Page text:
|Wells, James - Jim|
Submitted to: American Society of Animal Science Annual Meeting
Publication Type: Abstract Only
Publication Acceptance Date: 2/17/2005
Publication Date: 7/27/2005
Citation: Wells, J., Varel, V.H. 2005. Viability of Salmonella enterica Typhimurium and Escherichia coli O157:H7 in finishing swine manure slurries with and without a urease inhibitor and a plant essential oil [abstract]. Journal of Animal Science. 83(Supplement 1):301-302.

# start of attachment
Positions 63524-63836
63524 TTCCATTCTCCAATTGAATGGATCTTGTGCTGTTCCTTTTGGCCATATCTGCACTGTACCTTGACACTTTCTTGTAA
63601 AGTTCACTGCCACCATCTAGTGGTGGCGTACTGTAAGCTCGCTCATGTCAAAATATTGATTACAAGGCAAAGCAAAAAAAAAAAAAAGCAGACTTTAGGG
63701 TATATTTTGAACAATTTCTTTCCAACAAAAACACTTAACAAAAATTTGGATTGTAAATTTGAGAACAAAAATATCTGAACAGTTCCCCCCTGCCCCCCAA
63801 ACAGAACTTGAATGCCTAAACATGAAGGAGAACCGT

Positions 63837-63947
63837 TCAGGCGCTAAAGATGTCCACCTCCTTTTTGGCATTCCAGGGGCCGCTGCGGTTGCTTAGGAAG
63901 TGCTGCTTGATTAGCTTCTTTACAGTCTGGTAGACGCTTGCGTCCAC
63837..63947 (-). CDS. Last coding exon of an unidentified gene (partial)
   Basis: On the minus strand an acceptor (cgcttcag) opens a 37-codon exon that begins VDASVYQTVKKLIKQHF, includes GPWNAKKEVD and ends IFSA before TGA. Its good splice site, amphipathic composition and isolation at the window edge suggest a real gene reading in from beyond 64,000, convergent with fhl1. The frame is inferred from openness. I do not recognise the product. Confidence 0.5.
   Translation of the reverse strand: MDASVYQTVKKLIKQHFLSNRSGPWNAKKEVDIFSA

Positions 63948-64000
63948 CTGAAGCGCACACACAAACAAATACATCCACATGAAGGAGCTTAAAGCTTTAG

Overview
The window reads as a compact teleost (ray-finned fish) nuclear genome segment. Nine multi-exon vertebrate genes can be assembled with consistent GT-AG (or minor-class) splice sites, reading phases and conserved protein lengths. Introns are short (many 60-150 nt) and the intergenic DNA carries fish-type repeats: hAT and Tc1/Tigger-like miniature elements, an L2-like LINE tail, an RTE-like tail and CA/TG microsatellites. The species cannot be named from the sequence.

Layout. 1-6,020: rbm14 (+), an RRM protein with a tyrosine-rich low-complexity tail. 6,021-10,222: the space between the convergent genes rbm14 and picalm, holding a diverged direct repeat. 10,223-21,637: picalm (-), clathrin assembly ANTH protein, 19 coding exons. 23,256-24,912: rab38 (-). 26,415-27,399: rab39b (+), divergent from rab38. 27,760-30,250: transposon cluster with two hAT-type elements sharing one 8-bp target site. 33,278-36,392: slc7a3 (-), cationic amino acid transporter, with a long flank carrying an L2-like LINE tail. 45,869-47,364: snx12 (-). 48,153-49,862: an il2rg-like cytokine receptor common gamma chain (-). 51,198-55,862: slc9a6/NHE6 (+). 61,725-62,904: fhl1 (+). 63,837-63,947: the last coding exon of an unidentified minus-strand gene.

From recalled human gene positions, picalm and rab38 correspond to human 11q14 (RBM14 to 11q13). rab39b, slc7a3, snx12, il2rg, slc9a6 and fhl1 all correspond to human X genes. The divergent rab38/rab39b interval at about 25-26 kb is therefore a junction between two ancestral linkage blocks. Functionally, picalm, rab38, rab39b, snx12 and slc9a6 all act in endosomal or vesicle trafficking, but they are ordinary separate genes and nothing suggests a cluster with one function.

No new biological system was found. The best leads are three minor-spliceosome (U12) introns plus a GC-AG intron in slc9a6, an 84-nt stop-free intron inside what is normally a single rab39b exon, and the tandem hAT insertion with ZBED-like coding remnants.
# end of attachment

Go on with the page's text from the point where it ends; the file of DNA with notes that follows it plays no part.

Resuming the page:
Technical Abstract: Pathogens are commonly found in animal waste and their viabilities in manures are a concern for the environment and food safety. To determine the effects of urine and feces content, and treatments with a urease inhibitor and/or an odor-reducing compound, selected strains of Salmonella enterica Typhimurium and Escherichia coli O157:H7 were inoculated into swine manure slurries. Fresh (overnight) feces were collected from pens of swine fed a finishing ration, blended with urine and manure additives, and inoculated with S. enterica Typhimurium strain 14028 (nalidixic acid-resistant) and E. coli O157:H7 strain 43895 (streptomycin-resistant). On d 0, a 1 g sample of the inoculated slurry was diluted and viable counts were determined by plating onto agar medium with either nalidixic acid or streptomycin. Viable counts were determined daily until no longer detectable. In slurries containing approximately 1:1 or 2:1 of urine and feces, the decrease in viability of Salmonella and E. coli were similar and few viable cells were found after 14 d. When the urine content of the slurry was increased to 5:1, both Salmonella and E. coli died off faster (5.7- to 6.0-fold, P < 0.01) than the 1:1 slurries and few viable cells were detectable after 2 d. When the urease inhibitor, N-(n-butyl) thiophosphoric triamide (NBPT), was added to the slurries, pathogen viability was not affected in the 1:1 manure slurry where urea content was low. However, in the 2:1 and 5:1 slurries where urea content was higher, NBPT addition prolonged the viability of Salmonella and E. coli up to 10 d (P < 0.05). Thymol addition, regardless of NBPT treatment or the urine to feces ratio, dramatically decreased (P < 0.01) pathogens and few viable counts of Salmonella or E. coli O157:H7 were observed after d 1. These experiments suggest that urea hydrolysis in swine waste may control pathogen levels and the inhibition of this biological process may promote pathogen viability unless antimicrobial compounds are also utilized.